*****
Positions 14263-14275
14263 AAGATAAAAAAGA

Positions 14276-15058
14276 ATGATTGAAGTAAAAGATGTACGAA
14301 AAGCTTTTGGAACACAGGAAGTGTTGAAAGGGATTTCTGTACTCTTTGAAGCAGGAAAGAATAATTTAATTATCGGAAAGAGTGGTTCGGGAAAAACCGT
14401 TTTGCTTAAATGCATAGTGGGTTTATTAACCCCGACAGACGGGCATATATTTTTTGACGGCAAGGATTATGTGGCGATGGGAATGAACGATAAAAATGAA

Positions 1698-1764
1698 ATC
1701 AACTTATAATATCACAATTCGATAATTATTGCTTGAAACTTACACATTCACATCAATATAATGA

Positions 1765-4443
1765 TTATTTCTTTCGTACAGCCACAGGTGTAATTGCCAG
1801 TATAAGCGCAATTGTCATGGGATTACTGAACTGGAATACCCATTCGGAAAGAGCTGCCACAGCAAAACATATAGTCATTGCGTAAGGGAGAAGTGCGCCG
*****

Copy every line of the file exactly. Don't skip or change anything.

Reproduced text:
Positions 14263-14275
14263 AAGATAAAAAAGA

Positions 14276-15058
14276 ATGATTGAAGTAAAAGATGTACGAA
14301 AAGCTTTTGGAACACAGGAAGTGTTGAAAGGGATTTCTGTACTCTTTGAAGCAGGAAAGAATAATTTAATTATCGGAAAGAGTGGTTCGGGAAAAACCGT
14401 TTTGCTTAAATGCATAGTGGGTTTATTAACCCCGACAGACGGGCATATATTTTTTGACGGCAAGGATTATGTGGCGATGGGAATGAACGATAAAAATGAA

Positions 1698-1764
1698 ATC
1701 AACTTATAATATCACAATTCGATAATTATTGCTTGAAACTTACACATTCACATCAATATAATGA

Positions 1765-4443
1765 TTATTTCTTTCGTACAGCCACAGGTGTAATTGCCAG
1801 TATAAGCGCAATTGTCATGGGATTACTGAACTGGAATACCCATTCGGAAAGAGCTGCCACAGCAAAACATATAGTCATTGCGTAAGGGAGAAGTGCGCCG